MoistureStic Natural Lip Protection ($2.59, naturallyfreshdeodorantcrystal.com) is a cruelty-free, natural lip balm that gets its moisturizing properties from emollient coconut oil and is scented with peppermint oil. The tasty balm makes lips feel soft and smooth, unfortunately, it doesn’t have sun protection — a major necessity with lip balm. Fortunately, there is one with SPF 15 — if you go with this lip balm, making sure to get that one.
Virgin coconut oil has been found to have both emollient and antimicrobial effects (Dermatitis). In a study on Staphylococcus aureus, participants were given either virgin olive oil or virgin coconut oil. While both helped to stop the bacteria from colonizing, virgin coconut oil worked better than virgin olive oil.
Coconut oil is often used in baby products and other products for sensitive skin because it has a low incidence of irritation. That’s not to say it’s never irritating, as it’s rare, but still possible to have a coconut oil allergy (Indian Pediatrics, The Journal of Allergy and Clinical Immunology).
It’s been shown to aid in burn healing, though researchers do not understand why exactly and have hypothesized that this is because of it’s antiseptic and anti-inflammatory properties (Indian Journal of Pharmacology).
It also have some UV protective qualities. Coconut oil blocks about 20% of UV rays (Pharmacognosy Review).
[Read More: Spotlight On: Coconut]
A study looking at its ability to inhibit the absorption of benzoic acid found that peppermint oil helps to improve barrier function (Basic & Clinical Pharmacology & Toxicology). It’s also been shown to help soothe irritated skin (University of Maryland Medical Center).Juice from the leaves of the peppermint plant has been shown to have antibacterial properties. Herbalists consider it an antimicrobial, antibacterial, astringent, and many other things (Pakistan Journal of Botany).
It’s considered possibly safe in terms of application to skin, mostly because allergies are possible and there hasn’t been a lot of studies done on long-term usage (MedlinePlus).
Tea Tree Oil
Tea tree oil has been used to treat skin conditions such as rashes, warts, athlete’s foot and many others in traditional medicine (Tea Tree Oil). This is a combination of its antimicrobial and antibacterial properties as well as it’s anti-inflammatory properties.
Tea tree oil is known, in particular, for it’s antimicrobial properties. In one study, it inhibited the respiration of E. coli, Staph. aureus and C. albicans (Journal of Applied Microbiology).
Another study found that tea tree oil helped to curb a pro-inflammatory response, meaning that it works as an anti-inflammatory agent (Inflammation Research).
Diluted tea tree oil has been found to have a cytotoxic anti-carcinogenic effect on tumors on mice (Journal of Dermatological Science).
Unfotunately, it has been found to cause contact dermatitis for some, and a study on patients found that it caused allergic contact eczema (Journal of the American Academy of Dermatology).
[Read More: Is Tea Tree Oil Effective for Acne? (Guest Post)]
Personal Use and Opinion
MoistureStic Natural Lip Protection has a super minty sent and goes on very smoothly. It tingles a little, thanks to the peppermint oil, but not in an unpleasant way. It’s not too thick of a balm, which is good, and it leaves lips feeling moisturized for hours.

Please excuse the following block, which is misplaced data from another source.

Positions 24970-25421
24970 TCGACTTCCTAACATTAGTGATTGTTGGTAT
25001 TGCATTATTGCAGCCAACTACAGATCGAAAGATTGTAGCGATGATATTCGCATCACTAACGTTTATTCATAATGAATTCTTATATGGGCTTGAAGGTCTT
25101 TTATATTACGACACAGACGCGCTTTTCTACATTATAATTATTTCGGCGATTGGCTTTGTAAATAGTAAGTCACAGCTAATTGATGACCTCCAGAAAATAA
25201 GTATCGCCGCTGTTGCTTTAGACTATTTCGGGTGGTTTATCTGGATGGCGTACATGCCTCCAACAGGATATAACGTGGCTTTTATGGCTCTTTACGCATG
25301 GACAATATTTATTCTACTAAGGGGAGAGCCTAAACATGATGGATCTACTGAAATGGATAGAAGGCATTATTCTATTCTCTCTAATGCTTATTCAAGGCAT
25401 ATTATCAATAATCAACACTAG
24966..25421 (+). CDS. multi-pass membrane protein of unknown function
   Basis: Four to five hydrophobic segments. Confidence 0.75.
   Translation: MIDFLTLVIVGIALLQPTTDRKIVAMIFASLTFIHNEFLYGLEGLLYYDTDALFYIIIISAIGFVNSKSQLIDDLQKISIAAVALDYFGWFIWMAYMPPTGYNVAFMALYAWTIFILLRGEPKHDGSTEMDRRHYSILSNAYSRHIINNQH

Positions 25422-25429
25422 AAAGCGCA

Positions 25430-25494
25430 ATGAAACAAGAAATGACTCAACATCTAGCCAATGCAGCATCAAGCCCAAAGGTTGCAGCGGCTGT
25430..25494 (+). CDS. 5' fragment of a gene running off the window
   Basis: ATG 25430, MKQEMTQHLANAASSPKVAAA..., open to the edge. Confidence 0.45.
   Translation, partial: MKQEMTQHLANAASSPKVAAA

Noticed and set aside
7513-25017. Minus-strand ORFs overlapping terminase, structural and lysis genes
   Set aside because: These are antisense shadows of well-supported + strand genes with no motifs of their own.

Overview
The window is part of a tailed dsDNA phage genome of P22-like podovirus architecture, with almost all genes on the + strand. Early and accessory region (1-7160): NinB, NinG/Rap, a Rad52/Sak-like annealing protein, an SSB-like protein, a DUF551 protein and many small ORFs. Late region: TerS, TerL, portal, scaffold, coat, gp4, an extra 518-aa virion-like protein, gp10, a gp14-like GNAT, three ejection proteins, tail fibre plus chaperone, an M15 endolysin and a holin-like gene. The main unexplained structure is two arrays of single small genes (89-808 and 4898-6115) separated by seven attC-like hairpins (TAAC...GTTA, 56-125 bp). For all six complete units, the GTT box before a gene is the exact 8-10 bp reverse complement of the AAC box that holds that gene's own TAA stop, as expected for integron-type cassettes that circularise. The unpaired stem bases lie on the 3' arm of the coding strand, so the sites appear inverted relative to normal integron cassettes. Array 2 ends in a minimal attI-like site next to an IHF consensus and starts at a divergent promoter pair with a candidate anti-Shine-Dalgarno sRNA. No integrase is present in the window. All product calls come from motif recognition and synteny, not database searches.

Unfortunately, it doesn’t have much in the way of sun protection. While coconut oil has some UV-blocking properties, it’s not the same as a lip balm with UV-protection. It would be beneficial to include something like Zinc Oxide in the formulation.
With many super-moisturizing ingredients, like coconut oil, lanolin, and beeswax, MoistureStic Natural Lip Protection is natural but also keeps lips soft. The peppermint extract makes it smell pleasant and gives it a tingling sensation and the tea tree oil offers anti-microbial protection, as well as anti-inflammatory properties. Sadly, though, it doesn’t include any UV-protection, which is super important for lips, since they undergo so much sun exposure. It’s a good balm, but I’d recommend going for the one with sun protection.
Product Rating: 7/10
- High or optimized concentration of key ingredients: 2/3
- Unique formulation or new technology: 2/3
- Value: 3/3
- Sunscreen: 0/1
Editor and Contributing Writer Natalie K. Bell spent years mining the depths of the Internet, asking doctors absurd questions, and experiencing the unfortunate trial-and-error of adolescence to accumulate beauty and make-up knowledge. Natalie holds a degree in English Writing and Cultural Anthropology. She enjoys cooking and eating exotic food, spoon collecting, both high-brow and trashy literature, unrealistic romantic comedies, bad horror movies, and vintage jewelry.View all Natalie Bell posts.
Leave a Reply Cancel reply
- Hydroxy Acids Part II: The Differences between Glycolic Acid, Salicyclic Acid, Lipohydroxy Acid, and Gluconolactone
- Are Inorganic Sunscreens Better Than Organic Ones? Part V: Conclusion and Product Recommendations
- 3 Reasons Why Baking Soda and Apple Cider Vinegar Destroy Your Hair – And What to Use Instead
- 3 Lies the Natural Product Industry is Feeding You (and the Underlying Truth)
- Follow Friday+Nicki’s Personal Updates: 5 Secrets for Lasting Friendship
- How to Get Rid of Acne: 6 Treatments You Haven’t Tried!
- Spotlight On: Vitamin B3 (Niacinamide and Nicotinic Acid)
- Hydroxy Acids Part I: What are Hydroxy Acids?
- Lancome Tonique Confort Rehydrating Toner Review
- Does the Oil Cleansing Method Work?
Subscribe & Save
Subscribe to our RSS Feed